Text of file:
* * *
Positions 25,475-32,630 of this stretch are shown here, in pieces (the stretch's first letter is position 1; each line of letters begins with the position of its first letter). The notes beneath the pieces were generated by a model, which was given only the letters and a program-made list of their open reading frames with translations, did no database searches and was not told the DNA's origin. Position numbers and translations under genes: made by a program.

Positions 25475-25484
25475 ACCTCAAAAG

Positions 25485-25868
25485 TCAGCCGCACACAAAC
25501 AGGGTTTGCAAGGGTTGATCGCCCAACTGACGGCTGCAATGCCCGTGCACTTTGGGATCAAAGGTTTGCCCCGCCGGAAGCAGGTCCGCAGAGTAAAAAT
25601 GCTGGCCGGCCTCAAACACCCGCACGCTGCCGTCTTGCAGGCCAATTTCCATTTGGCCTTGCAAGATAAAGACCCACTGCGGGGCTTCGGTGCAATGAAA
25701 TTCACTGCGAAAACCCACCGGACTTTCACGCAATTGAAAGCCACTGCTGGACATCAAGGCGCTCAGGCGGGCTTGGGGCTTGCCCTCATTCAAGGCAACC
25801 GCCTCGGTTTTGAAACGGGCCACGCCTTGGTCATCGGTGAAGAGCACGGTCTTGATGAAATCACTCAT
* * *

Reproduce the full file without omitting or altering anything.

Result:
Positions 25,475-32,630 of this stretch are shown here, in pieces (the stretch's first letter is position 1; each line of letters begins with the position of its first letter). The notes beneath the pieces were generated by a model, which was given only the letters and a program-made list of their open reading frames with translations, did no database searches and was not told the DNA's origin. Position numbers and translations under genes: made by a program.

Positions 25475-25484
25475 ACCTCAAAAG

Positions 25485-25868
25485 TCAGCCGCACACAAAC
25501 AGGGTTTGCAAGGGTTGATCGCCCAACTGACGGCTGCAATGCCCGTGCACTTTGGGATCAAAGGTTTGCCCCGCCGGAAGCAGGTCCGCAGAGTAAAAAT
25601 GCTGGCCGGCCTCAAACACCCGCACGCTGCCGTCTTGCAGGCCAATTTCCATTTGGCCTTGCAAGATAAAGACCCACTGCGGGGCTTCGGTGCAATGAAA
25701 TTCACTGCGAAAACCCACCGGACTTTCACGCAATTGAAAGCCACTGCTGGACATCAAGGCGCTCAGGCGGGCTTGGGGCTTGCCCTCATTCAAGGCAACC
25801 GCCTCGGTTTTGAAACGGGCCACGCCTTGGTCATCGGTGAAGAGCACGGTCTTGATGAAATCACTCAT